W3C home > Mailing lists > Public > public-credentials@w3.org > March 2021

Re: RDF Dataset Canonicalization - Formal Proof

From: Brent Shambaugh <brent.shambaugh@gmail.com>
Date: Mon, 29 Mar 2021 13:56:51 -0500
Message-ID: <CACvcBVpk21ebHxgKsFRVYP2d42-jBQ-ZuE3aHCqaPGvZ5TcCFw@mail.gmail.com>
To: Orie Steele <orie@transmute.industries>
Cc: Dave Longley <dlongley@digitalbazaar.com>, Steve Capell <steve.capell@gmail.com>, Tobias Looker <tobias.looker@mattr.global>, Christopher Allen <ChristopherA@lifewithalacrity.com>, Adrian Gropper <agropper@healthurl.com>, Alan Karp <alanhkarp@gmail.com>, Drummond Reed <drummond.reed@evernym.com>, Manu Sporny <msporny@digitalbazaar.com>, "W3C Credentials CG (Public List)" <public-credentials@w3.org>
For what it is worth, my principal source for mathematics, graphs, and the
semantic web comes from this group:

https://www.meetup.com/Category-Theory/

I expect to be over there for quite some time.

On Monday, March 29, 2021, Orie Steele <orie@transmute.industries> wrote:

> I love how a simple concept like canonicalization quickly leads to merkle
> trees, hmacs and zkps....
>
> Since JOSE has already been raised, I want to point out that it does rely
> on a form of canonicalization... it's called base64url of json, and it
> inflates your data payload by 33%...
>
> 33% of a small number is fine... but of a large number, like a very large
> credential... it becomes very unreasonable...
>
> so in practice you would store the base64url as binary in a database...
> which would then become impossible to search... so you might store
> the decoded JWT as JSON, and it will almost look like an LD Proof...
> assuming you don't ever reorder the json entries, which will break the
> signature.
>
> A great example of a simple solution which leads to performance problems
> which ultimately gate the use of the technology for large scale data.
>
> We should be similarly concerned about RDF Canonicalization.
>
> There is a cost to it, but it's less so on storage, and more so on
> computation.
>
> Alternatives have been raised before such as JCS, but they are not really
> doing the same thing, JCS is in a sense just like JOSE without the 33%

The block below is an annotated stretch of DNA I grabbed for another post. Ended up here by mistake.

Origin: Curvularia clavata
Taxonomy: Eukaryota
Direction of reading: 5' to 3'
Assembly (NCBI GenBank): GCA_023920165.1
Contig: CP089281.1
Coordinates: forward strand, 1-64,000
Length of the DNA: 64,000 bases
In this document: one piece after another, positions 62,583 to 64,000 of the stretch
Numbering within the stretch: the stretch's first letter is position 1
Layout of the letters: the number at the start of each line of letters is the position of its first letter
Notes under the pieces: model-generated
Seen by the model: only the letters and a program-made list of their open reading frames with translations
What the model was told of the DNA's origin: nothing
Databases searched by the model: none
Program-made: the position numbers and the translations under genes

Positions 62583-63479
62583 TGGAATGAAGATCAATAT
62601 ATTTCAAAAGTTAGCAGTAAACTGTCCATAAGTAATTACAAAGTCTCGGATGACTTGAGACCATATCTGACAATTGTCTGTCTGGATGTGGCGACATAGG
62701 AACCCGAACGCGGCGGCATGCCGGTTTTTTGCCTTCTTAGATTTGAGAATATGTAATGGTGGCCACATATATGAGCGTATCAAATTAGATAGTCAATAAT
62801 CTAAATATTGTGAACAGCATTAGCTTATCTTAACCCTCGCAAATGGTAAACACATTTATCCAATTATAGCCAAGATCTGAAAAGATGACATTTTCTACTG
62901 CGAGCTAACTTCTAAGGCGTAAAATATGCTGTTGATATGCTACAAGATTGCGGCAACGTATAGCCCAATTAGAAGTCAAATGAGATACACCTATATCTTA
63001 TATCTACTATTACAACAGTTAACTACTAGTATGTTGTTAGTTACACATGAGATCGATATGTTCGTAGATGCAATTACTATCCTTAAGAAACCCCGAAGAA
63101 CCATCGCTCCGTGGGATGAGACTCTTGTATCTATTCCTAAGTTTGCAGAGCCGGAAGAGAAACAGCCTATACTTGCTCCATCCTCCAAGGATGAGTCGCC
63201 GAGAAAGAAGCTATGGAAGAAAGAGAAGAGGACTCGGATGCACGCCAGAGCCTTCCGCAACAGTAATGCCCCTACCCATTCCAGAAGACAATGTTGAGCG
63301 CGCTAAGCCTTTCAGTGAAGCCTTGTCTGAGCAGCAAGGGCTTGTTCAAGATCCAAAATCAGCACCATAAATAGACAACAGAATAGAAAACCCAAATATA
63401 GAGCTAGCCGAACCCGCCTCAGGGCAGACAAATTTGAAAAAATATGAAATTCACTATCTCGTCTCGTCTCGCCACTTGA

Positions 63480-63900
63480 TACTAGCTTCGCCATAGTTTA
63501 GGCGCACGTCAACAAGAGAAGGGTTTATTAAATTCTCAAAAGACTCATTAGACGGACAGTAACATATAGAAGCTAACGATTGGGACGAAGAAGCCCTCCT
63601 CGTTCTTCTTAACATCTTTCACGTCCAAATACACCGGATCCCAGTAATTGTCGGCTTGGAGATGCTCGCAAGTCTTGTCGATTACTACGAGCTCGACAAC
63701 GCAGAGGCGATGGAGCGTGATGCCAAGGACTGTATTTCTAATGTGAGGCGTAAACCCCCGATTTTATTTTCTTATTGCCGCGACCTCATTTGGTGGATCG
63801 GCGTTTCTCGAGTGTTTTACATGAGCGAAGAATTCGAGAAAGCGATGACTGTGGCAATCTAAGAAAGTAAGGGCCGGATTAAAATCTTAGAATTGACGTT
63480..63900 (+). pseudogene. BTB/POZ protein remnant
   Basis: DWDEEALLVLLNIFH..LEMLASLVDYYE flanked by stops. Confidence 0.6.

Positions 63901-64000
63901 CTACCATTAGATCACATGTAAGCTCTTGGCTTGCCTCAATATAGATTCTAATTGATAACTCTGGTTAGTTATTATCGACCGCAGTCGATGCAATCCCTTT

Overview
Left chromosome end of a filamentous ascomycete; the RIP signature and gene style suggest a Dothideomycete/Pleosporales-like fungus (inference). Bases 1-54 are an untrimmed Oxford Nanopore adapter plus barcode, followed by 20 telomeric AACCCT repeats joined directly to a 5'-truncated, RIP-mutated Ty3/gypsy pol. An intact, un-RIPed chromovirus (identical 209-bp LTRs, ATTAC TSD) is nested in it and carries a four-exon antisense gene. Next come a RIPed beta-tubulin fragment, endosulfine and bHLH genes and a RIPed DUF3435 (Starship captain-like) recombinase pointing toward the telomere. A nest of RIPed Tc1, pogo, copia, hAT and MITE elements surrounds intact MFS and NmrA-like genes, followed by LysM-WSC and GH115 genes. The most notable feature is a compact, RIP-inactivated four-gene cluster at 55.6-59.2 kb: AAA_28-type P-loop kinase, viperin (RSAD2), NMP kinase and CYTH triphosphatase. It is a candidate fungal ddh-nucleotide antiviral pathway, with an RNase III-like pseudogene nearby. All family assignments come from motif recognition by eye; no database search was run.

> bloat for base64url encoding.
>
> Ultimately this is a question of the most efficient computation and
> storage mechanism for semantically unambiguous cryptographically verifiable
> information.
>
> I think URDNA2015 does a great job, and is worth formalizing, however I
> want to peer into the future and ask what is our ideal solution to this
> problem?
>
> I dream of a binary replacement for URDNA2015 where semantics and
> encodings can be retained, while graph representations can be minimized
> unambiguously.
>
> perhaps some form of nquads + multicodec + cbor-ld.
>
> Regards,
>
> OS
>
>
>
>
>
> On Mon, Mar 29, 2021 at 12:16 PM Dave Longley <dlongley@digitalbazaar.com>
> wrote:
>
>>
>> Tobias,
>>
>> One idea with the LD signature redaction suite that never took off was
>> to have the issuer generate an HMAC key and use that to generate the
>> salts -- and then give the holder the HMAC key so they can do the same
>> when sharing.
>>
>> On 3/28/21 4:33 PM, Steve Capell wrote:
>> > Hi Tobias
>> >
>> > Good questions - which I’ve forwarded to the Singapore team for an
>> > authoritative answer
>> >
>> > Here’s my non-authoritative attempt
>> > - salts are an array of uuids I think -
>> > see https://edi3.org/specs/edi3-notary/develop/#611-salting-the-data
>> > - signature correlation - not sure but I’d mention that all use cases
>> > for this approach so far are for cross border trade documents where the
>> > subject is a public identifier such as a business number.  The design
>> > intent is that the identity is correlatable.
>> > - we haven’t noticed performance issues of any significance but we are
>> > talking volumes of only a few million per year
>> >
>> > Steven Capell
>> > Mob: 0410 437854
>> >
>> >> On 28 Mar 2021, at 2:53 pm, Tobias Looker <tobias.looker@mattr.global>
>> >> wrote:
>> >>
>> >> 
>> >> > I’m a big fan of this approach, a form of redaction distinct from zk